Cornwall - a green and friendly corner of England

by Emma Stratton

Cornwall is taking the lead when it comes to being green. Eco-friendly hotels and restaurants serve walkers, surfers, cyclists and those visitng the superb beaches and cultural offerings

Go Green in Cornwall

The main attractions are mostly outdoors in Cornwall. It’s the walks, the views, the beaches, the gardens. The great outdoors is truly great here and it’s wonderful to see Cornwall taking the lead in protecting the environment. The eco-friendly developments are inspiring; it’s an ethos that sits nicely alongside the beautiful environment we enjoy every day.

Another thing that’s interesting about Cornwall is the way the food culture is developing. The focus on locally-produced quality produce is sharp and the opportunity to meet the people producing the food is incredibly interesting for visitors. You can get great quality food in London or any other big city but you’ll rarely be able to meet the people who keep the buffalos that produce the mozzarella or the cows that produce wonderful meat.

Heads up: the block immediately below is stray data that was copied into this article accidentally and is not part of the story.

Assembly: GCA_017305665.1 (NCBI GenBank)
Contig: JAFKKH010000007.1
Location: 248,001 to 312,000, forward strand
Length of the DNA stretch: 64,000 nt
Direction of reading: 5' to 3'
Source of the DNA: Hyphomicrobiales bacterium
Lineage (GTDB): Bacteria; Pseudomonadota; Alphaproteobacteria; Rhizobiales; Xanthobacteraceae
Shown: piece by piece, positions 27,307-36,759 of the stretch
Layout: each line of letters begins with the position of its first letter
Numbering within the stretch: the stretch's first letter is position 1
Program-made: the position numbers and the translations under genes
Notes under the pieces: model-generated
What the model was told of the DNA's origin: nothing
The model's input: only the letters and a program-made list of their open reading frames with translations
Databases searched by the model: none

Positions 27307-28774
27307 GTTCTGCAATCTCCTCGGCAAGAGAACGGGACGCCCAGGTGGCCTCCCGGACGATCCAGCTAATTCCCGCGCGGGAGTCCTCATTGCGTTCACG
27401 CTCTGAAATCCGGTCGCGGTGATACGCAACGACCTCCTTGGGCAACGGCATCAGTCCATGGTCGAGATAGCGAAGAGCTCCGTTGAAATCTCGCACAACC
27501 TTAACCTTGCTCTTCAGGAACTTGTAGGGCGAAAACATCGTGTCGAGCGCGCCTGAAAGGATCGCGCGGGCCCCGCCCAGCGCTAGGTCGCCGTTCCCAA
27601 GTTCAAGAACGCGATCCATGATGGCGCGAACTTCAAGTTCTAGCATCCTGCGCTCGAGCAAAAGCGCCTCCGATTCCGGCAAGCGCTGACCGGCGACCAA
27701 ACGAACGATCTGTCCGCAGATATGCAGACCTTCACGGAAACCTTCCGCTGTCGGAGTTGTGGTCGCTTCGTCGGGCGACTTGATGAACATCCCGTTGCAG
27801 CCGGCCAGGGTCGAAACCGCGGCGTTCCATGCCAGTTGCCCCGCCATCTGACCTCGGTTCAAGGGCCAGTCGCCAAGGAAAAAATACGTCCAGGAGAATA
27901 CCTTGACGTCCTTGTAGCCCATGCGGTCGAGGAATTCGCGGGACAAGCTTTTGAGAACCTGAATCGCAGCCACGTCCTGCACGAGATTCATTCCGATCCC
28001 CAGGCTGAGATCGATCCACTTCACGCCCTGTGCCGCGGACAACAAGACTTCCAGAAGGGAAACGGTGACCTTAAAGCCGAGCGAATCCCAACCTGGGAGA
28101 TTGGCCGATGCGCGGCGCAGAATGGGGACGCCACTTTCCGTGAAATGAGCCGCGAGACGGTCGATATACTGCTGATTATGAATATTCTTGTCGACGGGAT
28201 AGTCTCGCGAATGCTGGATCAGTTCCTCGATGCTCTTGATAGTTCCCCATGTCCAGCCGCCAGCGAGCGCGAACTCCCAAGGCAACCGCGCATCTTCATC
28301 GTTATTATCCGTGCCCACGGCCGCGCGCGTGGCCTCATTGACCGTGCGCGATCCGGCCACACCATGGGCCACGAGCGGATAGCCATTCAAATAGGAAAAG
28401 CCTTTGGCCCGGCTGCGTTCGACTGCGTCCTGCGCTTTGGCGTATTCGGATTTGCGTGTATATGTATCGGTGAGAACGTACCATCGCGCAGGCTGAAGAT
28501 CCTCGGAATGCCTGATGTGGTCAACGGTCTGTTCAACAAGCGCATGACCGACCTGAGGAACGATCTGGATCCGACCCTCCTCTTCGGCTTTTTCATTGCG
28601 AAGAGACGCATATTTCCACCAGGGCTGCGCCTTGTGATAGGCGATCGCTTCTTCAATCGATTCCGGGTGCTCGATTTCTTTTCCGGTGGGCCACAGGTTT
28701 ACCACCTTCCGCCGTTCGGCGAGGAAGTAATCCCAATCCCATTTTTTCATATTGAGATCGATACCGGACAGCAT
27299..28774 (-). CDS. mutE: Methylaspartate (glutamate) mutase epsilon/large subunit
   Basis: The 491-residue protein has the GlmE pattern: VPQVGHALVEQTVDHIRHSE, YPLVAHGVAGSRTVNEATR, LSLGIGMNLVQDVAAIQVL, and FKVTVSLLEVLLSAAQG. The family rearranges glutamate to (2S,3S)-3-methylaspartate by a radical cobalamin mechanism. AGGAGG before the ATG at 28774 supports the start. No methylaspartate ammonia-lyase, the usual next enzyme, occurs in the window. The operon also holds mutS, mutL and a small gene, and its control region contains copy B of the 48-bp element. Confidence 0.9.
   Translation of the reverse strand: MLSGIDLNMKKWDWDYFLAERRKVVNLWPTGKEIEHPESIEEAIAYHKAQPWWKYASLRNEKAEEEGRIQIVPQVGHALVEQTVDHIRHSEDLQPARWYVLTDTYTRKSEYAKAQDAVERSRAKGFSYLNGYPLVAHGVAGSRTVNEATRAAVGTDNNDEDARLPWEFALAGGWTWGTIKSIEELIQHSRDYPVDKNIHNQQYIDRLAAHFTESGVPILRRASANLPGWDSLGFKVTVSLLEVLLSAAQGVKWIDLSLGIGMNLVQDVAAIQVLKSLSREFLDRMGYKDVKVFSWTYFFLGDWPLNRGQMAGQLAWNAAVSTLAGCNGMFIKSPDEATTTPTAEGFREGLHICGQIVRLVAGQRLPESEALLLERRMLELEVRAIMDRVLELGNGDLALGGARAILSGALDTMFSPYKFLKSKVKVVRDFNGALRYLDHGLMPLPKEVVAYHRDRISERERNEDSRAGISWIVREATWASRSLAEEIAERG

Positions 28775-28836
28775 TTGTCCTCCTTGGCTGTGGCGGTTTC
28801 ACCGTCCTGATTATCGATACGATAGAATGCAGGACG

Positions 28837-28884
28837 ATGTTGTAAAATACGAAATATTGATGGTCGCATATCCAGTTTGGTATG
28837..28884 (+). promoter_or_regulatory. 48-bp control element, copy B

Quite often people travel to a resort and just don’t see outside it. Everything is catered for you on-site but you end up having a totally vacuous experience; you don’t see the local people, or how they live, or what beats at the heart of the community. You can get that in Cornwall though. You can immerse yourself in the local culture and find out what the county is really about.

There are lots of cycle trails in Cornwall and getting about by bike is an environmentally friendly way to see this part of the world. A delightful trail runs on a disused railway track from Bodmin to Padstow.